Pop Quiz: How many Representatives are in the House of Representatives? That was one of the stumpers in a recent Civics online survey.
The answer: 435.
Here's another question that wasn't included in that survey: How many Electors are there? Add 100 Senators to the number of Representatives and then three more votes for the District of Columbia (which has no Senators and a non-voting member of the House) and you get the answer: 538. Each state gets electors equal to their representation in Congress. To become president, you must win enough states and their Electors to reach the Magic Number of 270 (half of 538 plus one). By the way, the "Electoral College" is not mentioned in the Constitution -- only "Electors." And no, the Electoral College is definitely not a party school.
In the first post of this series, I summarized the First Amendment and its five essential guarantees -- always a source of controversy. If anything, the Second Amendment has often proven just as contentious. But most of us don't know what it actually says or means.
Americans have always liked their guns. And some Americans REALLY like their guns. Whether to hunt, protect their homes or defend themselves from a tyrannical government, many Americans believe that the government has no right to restrict their access to firearms. But those who want to minimize gun violence, Congress, and the Courts have thought otherwise. Which brings us to the Second Amendment. There is little doubt that the Founders and Framers, in a time when there was no standing army, expected men to have a gun at the ready to defend the country. But does that 18th century logic still hold in a country with a standing army, state militias and local police forces? And does the high level of American gun violence (more than 31,000 firearms fatalities in 2006, according to the CDC) mean it is time to reassess an idea that made sense more than 200 years ago?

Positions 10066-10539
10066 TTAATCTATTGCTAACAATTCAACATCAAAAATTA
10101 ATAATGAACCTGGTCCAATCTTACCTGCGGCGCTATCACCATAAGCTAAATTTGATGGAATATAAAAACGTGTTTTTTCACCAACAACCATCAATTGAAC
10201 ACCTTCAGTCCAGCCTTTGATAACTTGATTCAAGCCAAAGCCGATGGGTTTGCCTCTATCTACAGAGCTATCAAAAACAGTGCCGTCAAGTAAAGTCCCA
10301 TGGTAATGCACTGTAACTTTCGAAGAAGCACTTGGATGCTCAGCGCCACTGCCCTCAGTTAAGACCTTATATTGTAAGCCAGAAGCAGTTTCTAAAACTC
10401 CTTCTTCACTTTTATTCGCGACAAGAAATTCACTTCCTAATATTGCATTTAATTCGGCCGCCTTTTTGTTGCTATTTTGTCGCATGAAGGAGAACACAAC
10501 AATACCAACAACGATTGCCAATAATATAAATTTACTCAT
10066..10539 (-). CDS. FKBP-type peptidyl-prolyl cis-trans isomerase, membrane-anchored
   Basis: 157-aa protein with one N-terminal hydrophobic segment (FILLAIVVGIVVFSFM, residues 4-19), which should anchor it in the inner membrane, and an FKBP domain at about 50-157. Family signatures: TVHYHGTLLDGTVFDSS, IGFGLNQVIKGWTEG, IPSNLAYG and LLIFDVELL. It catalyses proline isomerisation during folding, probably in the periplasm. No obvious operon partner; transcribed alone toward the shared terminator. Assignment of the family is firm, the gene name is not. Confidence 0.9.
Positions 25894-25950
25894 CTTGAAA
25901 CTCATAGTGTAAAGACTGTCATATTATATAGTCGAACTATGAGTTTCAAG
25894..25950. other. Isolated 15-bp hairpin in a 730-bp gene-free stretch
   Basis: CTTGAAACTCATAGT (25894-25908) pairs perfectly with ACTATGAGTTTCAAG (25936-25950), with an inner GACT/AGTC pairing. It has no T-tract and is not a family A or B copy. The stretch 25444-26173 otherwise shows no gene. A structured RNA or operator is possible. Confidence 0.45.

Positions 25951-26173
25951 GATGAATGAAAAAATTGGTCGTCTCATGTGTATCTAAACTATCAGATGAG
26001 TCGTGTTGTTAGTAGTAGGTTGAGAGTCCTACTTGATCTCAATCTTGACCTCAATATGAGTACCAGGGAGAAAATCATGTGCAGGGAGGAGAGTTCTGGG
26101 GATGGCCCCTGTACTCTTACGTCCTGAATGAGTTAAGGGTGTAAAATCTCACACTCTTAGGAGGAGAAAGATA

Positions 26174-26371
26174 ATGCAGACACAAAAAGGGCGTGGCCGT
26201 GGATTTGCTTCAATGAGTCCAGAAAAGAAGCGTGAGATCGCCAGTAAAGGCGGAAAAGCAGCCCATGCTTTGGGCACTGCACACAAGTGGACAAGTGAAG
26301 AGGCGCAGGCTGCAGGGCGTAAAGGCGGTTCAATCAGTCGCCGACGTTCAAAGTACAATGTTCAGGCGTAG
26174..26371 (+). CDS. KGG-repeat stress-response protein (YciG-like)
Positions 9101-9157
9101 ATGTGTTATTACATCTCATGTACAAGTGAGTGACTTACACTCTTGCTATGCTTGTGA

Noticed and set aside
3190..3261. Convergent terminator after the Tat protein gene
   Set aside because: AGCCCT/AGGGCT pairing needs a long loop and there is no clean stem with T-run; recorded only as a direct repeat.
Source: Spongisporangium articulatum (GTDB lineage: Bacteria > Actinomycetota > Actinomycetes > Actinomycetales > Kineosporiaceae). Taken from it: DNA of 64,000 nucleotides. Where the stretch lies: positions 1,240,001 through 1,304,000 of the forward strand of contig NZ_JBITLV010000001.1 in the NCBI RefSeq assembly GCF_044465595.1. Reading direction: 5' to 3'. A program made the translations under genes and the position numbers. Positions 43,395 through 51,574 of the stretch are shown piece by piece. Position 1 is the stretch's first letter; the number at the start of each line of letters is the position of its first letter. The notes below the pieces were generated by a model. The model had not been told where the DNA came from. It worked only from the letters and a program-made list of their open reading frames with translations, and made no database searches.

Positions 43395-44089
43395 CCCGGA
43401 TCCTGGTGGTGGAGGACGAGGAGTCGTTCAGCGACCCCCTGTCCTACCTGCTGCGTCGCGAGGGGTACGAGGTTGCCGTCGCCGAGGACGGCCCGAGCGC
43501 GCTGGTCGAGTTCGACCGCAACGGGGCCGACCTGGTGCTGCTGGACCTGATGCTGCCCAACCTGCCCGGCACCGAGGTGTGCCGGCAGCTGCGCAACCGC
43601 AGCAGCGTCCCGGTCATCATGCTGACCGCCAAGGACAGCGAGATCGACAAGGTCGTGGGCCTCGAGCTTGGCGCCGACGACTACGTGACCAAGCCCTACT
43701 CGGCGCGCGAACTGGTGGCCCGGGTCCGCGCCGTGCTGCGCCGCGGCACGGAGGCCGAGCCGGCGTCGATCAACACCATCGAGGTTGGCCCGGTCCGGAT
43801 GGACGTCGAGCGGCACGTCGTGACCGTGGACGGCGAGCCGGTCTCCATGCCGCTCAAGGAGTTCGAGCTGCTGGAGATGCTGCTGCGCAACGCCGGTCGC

Amendment Two: Guarantees the limited right to keep and bear arms.
A well regulated Militia, being necessary to the security of a free State, the right of the people to keep and bear Arms, shall not be infringed.
Among today's most passionately argued of the amendments in the Bill of Rights, the Second Amendment was intended to provide for the effectiveness of the militia, which would presumably protect the citizen against Indians, foreign powers, or the power of the federal government, at a time when there was little or no standing army. Militias also served another unique role in the slave holding states: one of their primary duties was to suppress slave revolts, of which there were hundreds throughout American History.
In a long string of decisions, the Supreme Court had consistently ruled that the Second Amendment does not bind the states, so that state and local governments are free to enact gun control laws if they desire. In the case of federal laws, since a 1939 case involving sawed-off shotguns, United States v. Miller, the courts have held that the Second Amendment only confers a collective right to keep and bear arms, which must have a "reasonable relationship to the preservation or efficiency of a well regulated militia." Since then, Congress has placed many restrictions on the manufacture, sale, transfer, and possession of weapons, and these statutes have all been upheld as constitutional.
Not everyone agrees with that interpretation, even though it stood for more than sixty years. As constitutional scholar Leonard W. Levy writes,